I love to entertain people in my home. I really do. When I know that people are coming I start making my plans, and the first question is always how many people will be there because the rest of my plans kind of revolve around the answer. It never seems to matter though if I am expecting a lot of people or just a couple of people, I always end up worrying that I’m not going to have enough food, and so I prepare way more than I need and end up with enough leftovers to feed myself for weeks.
You all ever do that? Do you ever worry about not having enough? Maybe not in the particular way that I described, but in some other way? I think we all worry about it in some form or fashion and it causes us to do crazy things like me preparing far more food than is needed and having massive leftovers. Maybe you worry that your retirement account or paycheck is not going to be enough. In an economy like ours, I think it’s pretty natural to worry about those things. Maybe you worry that you won’t have enough to pay for health insurance and still buy groceries, or have enough for gas for the week, or enough money to put in the plate at church.
Those are some real things to worry about, but then we go right on overboard bombarding ourselves constantly with the message that there is not enough. Turn on the television or your computer; go out to a restaurant or have a cup of coffee at the diner and it’s the same theme everywhere. There is just not enough. There is not enough time, not enough job satisfaction, not enough resources, not enough happiness, and not enough money to even think about retiring… We hear similar messages in our churches…there are not enough people coming to church, there are not enough young people in our church. We don’t have enough money. What if the air-conditioner gives out? How will we pay for it? Over and over the same track plays: “there’s not enough, there’s not enough…” Until our perception of life is that it is all about scarcity – not plenty – even when we truly desire to act compassionately.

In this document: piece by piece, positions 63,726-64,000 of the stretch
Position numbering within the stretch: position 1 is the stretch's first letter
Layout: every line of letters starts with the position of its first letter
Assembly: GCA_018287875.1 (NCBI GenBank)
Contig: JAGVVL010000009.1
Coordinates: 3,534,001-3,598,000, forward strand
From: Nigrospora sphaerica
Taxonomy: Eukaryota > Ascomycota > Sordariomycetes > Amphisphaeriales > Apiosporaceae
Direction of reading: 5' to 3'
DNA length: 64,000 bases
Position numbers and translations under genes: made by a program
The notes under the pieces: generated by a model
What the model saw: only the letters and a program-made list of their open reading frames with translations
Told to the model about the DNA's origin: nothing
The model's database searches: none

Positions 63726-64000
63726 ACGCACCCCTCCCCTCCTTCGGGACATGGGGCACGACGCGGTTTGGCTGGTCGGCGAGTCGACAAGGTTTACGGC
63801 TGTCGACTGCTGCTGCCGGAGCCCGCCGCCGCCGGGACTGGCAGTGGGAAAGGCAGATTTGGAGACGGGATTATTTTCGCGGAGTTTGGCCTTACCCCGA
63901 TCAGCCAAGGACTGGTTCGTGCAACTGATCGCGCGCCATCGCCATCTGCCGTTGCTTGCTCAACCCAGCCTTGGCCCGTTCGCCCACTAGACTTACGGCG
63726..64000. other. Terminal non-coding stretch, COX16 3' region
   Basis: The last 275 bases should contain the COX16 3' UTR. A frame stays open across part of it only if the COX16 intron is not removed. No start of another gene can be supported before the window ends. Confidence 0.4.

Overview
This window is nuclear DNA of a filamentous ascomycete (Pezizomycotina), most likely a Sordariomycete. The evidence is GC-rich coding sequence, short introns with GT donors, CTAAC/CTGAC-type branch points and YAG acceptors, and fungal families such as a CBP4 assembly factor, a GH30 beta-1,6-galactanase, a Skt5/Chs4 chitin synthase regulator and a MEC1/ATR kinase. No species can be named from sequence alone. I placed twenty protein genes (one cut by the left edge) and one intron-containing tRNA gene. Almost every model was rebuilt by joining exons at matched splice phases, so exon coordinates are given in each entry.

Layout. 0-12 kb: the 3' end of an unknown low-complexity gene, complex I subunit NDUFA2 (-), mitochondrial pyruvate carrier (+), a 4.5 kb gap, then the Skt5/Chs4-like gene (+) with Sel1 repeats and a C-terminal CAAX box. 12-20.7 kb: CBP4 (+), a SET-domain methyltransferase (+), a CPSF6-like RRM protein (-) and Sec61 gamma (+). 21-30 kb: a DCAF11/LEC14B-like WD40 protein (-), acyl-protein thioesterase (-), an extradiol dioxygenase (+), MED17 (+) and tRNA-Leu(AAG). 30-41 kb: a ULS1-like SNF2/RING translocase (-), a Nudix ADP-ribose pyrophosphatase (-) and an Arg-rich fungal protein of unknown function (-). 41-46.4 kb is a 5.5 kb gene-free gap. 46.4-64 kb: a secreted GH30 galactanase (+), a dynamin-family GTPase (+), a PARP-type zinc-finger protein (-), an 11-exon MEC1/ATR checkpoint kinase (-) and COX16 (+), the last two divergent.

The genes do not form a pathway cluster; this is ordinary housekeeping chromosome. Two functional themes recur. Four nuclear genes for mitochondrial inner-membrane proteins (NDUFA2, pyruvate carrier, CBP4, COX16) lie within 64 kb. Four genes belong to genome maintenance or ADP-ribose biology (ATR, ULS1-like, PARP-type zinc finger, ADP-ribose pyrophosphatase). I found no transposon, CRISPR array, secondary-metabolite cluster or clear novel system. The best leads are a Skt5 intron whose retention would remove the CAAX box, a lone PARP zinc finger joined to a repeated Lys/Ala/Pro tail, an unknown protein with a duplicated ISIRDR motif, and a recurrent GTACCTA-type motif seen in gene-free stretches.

It kind of makes me tired, and there are some days when I felt like I just have nothing more to give because if I do, I won’t have enough for myself… But then I wake up and remember that there are real people in the world who are genuinely without food; there are children crying themselves to sleep because they are hungry, and the ministry to which I am called doesn’t depend on how much I have or what I can give, but rather on how much God gives by multiplying what I have. Mother Theresa said, “If you can’t feed a hundred people, then feed just one.” Small things matter.
As he gazed on the hungry crowd, Jesus asked the disciples to go and see what food they had. They went to check it out, and when they returned they had five loaves and two fish. Now the best part is what happened next, because Jesus took the loaves and the fish, and he raised his hands. He raised his hands and he blessed them… and in blessing them, he asked God to step in and help… bringing energy and grace and abundance. And when the bread was blessed and broken, and the fish was shared, all were fed!
There have been times when I have heard this story interpreted as a “miracle” or “magic.” Jesus took a little bit of food; held it up, and viola’! There was more than enough. But “the problem with miracles is that they “mesmerize” us and tempt us to just leave everything up to God” (BB Taylor, The Seeds of Heaven). If all this story has to offer is magic, then it really doesn’t have a whole lot to do with the world we live in, because magic isn’t going to solve our problems. There have been other times when I have heard this story interpreted with intellect and common sense, explaining away the “miracle” as a lesson on right behavior rather than evidence of who Christ is… In other words, all the people started sharing food that they had been hiding. That’s not necessarily a bad thing, but if that’s all we believe, then we might as well be just another ethical society, teaching a secular humanism. What I hear in this story is that small things matter, small things get God’s attention faster than anything else; and if that’s true, then we are all little boys carrying around 5 loaves and 2 fish that will feed people who are hungry.